Rodgers Capital CEO and Cypress Semiconductor founder T.J. Rodgers is advising Elon Musk to take Tesla private because the company hasn’t fully developed into a publicly traded and owned entity.
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“I think Tesla is not a mature-enough company yet to be a public company,” Rodgers said during an interview on “Maria Bartiromo’s Wall Street” on Friday.
Musk stunned Wall Street on Tuesday when he disclosed on Twitter that he’s considering taking the company private and has “funding secured.” The Tesla CEO suggested the electric car maker could go private at a stock price of $420, costing more than $70 billion.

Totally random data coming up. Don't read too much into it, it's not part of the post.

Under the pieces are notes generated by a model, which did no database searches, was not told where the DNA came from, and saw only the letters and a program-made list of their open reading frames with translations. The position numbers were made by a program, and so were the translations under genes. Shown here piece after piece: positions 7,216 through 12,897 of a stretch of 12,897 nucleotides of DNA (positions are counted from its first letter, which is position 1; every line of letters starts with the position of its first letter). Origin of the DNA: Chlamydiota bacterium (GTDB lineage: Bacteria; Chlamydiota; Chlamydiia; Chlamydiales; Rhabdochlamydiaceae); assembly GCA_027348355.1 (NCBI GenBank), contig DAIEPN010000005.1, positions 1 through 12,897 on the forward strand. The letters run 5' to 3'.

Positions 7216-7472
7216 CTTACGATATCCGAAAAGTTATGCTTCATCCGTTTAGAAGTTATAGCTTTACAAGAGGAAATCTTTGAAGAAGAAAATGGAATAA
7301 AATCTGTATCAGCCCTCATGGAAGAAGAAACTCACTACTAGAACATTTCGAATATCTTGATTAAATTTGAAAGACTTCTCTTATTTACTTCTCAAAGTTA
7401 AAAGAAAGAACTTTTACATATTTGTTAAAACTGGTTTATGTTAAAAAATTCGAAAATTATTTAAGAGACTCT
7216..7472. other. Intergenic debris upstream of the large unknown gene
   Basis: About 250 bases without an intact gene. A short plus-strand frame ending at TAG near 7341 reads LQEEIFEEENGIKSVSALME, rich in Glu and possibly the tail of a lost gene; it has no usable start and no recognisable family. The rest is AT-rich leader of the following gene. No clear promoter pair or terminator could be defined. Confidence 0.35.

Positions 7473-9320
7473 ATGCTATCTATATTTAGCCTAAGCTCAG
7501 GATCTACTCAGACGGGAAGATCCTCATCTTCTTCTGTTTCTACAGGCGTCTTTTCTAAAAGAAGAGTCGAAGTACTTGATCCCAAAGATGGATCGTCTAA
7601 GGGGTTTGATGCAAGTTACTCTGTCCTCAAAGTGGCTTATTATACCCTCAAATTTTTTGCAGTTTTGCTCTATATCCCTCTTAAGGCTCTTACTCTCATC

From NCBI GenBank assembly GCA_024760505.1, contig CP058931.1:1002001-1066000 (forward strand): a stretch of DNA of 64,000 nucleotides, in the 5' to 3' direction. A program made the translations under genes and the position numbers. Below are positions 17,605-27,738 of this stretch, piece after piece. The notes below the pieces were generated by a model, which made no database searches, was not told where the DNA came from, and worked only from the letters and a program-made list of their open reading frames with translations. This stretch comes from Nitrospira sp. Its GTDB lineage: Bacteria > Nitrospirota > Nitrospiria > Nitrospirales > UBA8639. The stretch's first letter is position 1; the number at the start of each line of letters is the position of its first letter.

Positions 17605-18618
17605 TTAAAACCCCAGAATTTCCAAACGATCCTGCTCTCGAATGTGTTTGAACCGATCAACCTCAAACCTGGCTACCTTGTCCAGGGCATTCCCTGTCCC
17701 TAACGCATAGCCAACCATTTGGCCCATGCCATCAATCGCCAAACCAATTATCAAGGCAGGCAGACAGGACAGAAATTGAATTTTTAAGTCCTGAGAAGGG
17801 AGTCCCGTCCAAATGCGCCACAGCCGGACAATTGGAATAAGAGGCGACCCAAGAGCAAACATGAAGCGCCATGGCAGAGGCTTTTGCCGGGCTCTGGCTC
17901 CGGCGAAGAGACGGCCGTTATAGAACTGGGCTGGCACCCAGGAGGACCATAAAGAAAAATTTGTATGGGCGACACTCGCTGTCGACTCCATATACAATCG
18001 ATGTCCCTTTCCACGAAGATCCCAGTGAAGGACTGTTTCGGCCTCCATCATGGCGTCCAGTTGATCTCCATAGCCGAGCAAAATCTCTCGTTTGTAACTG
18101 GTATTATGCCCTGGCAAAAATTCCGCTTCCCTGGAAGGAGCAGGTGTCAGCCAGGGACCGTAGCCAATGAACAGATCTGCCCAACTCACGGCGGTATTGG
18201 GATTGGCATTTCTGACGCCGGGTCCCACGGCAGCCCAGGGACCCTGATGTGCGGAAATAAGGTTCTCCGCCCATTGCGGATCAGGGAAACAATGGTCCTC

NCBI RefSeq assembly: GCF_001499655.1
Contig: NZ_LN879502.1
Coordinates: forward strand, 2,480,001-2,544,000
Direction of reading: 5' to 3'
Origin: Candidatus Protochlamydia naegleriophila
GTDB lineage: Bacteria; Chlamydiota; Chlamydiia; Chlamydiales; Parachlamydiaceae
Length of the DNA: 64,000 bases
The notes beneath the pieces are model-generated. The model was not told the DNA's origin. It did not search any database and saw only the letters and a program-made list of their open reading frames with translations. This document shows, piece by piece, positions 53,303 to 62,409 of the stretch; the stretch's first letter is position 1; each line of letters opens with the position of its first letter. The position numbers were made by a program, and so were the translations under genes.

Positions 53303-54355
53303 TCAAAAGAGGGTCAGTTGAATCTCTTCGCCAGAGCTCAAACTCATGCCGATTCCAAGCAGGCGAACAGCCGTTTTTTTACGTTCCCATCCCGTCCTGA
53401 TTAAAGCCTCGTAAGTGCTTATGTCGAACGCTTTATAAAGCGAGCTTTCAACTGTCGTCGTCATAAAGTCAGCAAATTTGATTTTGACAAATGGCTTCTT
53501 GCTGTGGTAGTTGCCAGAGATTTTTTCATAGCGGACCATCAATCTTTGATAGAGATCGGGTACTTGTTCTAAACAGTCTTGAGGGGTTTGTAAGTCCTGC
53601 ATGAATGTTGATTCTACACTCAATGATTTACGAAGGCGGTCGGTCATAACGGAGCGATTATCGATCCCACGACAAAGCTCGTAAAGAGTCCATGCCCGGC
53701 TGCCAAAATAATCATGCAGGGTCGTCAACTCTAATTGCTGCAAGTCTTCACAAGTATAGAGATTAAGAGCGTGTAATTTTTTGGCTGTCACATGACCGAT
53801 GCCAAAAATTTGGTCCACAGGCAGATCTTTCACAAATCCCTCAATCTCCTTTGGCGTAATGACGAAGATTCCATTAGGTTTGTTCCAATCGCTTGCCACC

“I think going private might be good for them so they can get their company more mature before they’re dealing with the public,” Rodgers said.
Cypress Semiconductor developed chips used in the Tesla Model S.
Former Chairman of the Securities and Exchange Commission Harvey Pitt said on “Mornings with Maria” that Musk’s announcement was “highly problematic” and “unprecedented.”
“Going-private transactions are usually in advance of the market opening or after the market closing. They are not announced in the middle of the day,” Pitt said on Thursday.
The former SEC chief questioned whether Musk secured funding in what he says would be the largest going-private transaction in U.S. history.
“He stressed that he already had funding to pay $420 a share, but no efforts have yet been done to find out whether it’s in the shareholders’ best interest to take the company private and if so, at what price,” Pitt said.